LAKEWOOD, NEW JERSEY (PIX11)– This is the man police say ran a multi-state prostitution ring out of the little town of Lakewood New Jersey.
Jose Cruz Romero-Flores, better known as “Chato”, allegedly led a team that tricked Latin American women into coming to the U.S. The women believed they would work as cleaners and babysitters but were instead forced into prostitution.
“Human trafficking occurs in the shadows of society.”
New Jersey Attorney General John Hoffman announced the arrests Thursday afternoon, about one week after police took own Romero-Flores at his Lakewood apartment.
Five other people including Romero-Flores’ girlfriend were arrested as part of ‘Operation No Boundries’.
The group allegedly forced the women to service as many as 100 “Johns” per week. Romero-Flores faces a number of charges including human trafficking which alone carries a sentence of 20 years to life if he’s convicted.
While police believe the crew operated several brothels throughout the community, only this one at 1093 Brook Road was operating during the arrests.
People who live in the surrounding neighborhood say they had no idea the prostitution ring had set up shop right in their backyard.
“Never see people going in and out. You see trucks bringing merchandise and that kind of thing but it seems to be a quiet area over there,” said Lakewood resident Sam Reichmann.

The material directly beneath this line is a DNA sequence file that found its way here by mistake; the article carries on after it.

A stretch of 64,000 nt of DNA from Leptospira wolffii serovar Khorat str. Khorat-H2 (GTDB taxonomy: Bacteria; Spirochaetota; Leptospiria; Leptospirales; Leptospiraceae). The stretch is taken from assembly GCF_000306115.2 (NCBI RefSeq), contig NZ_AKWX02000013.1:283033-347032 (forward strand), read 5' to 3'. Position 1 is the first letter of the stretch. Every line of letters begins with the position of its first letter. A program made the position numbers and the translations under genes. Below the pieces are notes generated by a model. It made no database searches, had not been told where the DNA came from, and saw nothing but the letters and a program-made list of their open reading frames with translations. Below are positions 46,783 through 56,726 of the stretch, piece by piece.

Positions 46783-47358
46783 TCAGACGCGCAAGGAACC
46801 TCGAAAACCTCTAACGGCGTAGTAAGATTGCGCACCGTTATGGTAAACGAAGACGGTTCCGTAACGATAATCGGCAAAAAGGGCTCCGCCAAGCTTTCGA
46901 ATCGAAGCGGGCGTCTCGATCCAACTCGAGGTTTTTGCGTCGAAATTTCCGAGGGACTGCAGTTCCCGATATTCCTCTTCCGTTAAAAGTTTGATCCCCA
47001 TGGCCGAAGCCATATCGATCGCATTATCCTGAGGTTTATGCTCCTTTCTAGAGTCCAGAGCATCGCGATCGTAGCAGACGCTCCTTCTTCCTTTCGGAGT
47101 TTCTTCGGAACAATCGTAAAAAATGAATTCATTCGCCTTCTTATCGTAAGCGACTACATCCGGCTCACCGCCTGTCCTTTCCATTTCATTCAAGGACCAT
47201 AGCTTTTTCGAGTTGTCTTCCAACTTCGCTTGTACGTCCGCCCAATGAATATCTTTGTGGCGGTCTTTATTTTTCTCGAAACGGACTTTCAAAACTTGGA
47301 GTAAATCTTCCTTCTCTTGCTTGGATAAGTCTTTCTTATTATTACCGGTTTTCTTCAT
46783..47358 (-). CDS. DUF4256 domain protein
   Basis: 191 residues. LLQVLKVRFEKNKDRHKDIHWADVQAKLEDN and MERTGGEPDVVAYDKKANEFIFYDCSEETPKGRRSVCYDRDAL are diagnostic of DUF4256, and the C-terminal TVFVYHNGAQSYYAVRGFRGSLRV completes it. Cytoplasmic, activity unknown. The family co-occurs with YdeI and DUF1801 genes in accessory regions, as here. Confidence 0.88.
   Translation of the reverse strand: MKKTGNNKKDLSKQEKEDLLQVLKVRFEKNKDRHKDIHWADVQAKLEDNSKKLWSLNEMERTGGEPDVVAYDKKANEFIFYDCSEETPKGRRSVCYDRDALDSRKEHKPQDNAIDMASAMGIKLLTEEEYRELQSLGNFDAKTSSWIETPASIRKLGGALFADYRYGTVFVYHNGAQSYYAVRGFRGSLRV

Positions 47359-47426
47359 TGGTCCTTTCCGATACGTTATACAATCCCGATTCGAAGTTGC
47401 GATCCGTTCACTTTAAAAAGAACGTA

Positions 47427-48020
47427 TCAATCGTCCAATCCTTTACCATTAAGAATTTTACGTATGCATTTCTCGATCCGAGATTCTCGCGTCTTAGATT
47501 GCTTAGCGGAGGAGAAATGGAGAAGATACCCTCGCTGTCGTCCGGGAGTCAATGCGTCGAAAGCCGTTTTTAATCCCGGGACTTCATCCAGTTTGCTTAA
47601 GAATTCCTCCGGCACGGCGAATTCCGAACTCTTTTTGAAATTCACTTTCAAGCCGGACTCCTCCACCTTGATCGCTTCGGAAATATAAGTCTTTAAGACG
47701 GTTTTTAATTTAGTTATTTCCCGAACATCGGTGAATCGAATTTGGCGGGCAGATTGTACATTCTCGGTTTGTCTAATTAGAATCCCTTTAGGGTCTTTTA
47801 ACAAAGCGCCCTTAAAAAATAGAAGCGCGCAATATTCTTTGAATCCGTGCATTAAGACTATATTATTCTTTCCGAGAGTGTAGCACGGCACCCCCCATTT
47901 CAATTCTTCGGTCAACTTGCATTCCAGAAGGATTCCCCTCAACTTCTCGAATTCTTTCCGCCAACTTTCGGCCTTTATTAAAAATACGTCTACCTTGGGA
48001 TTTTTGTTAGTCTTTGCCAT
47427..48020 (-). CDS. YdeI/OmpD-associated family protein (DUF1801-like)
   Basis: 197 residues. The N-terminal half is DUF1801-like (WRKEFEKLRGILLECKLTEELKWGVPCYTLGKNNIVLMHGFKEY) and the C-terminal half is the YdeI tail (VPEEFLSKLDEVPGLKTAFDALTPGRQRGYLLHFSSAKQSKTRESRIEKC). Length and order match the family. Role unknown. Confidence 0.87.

While the AG says the prostitution ring was based here in Lakewood, they say Romero-Flores worked with brothel owners throughout New Jersey and New York providing dozens of women to his “Johns”.
“One of the reasons why criminal associates like Mr. Romero-Flores do this is to be able to offer their clientele a variety of women, as degrading and heinous as that sounds, unfortunately it made them more profitable.”
These arrests are the first filed under a new state law signed by Governor Chris Christie that increased penalties for human trafficking.
While Hoffman is confident those arrested will face the stiffest penalties allowed, he says concern remains for the victims.
“Often they’re illegal, often they don’t speak the language, and often they don’t have an education. They don’t understand where they can go to report this crime or to get help.”
Hoffman urges anyone with information or concerns to call the Human Trafficking Hotline at 877-986-7534.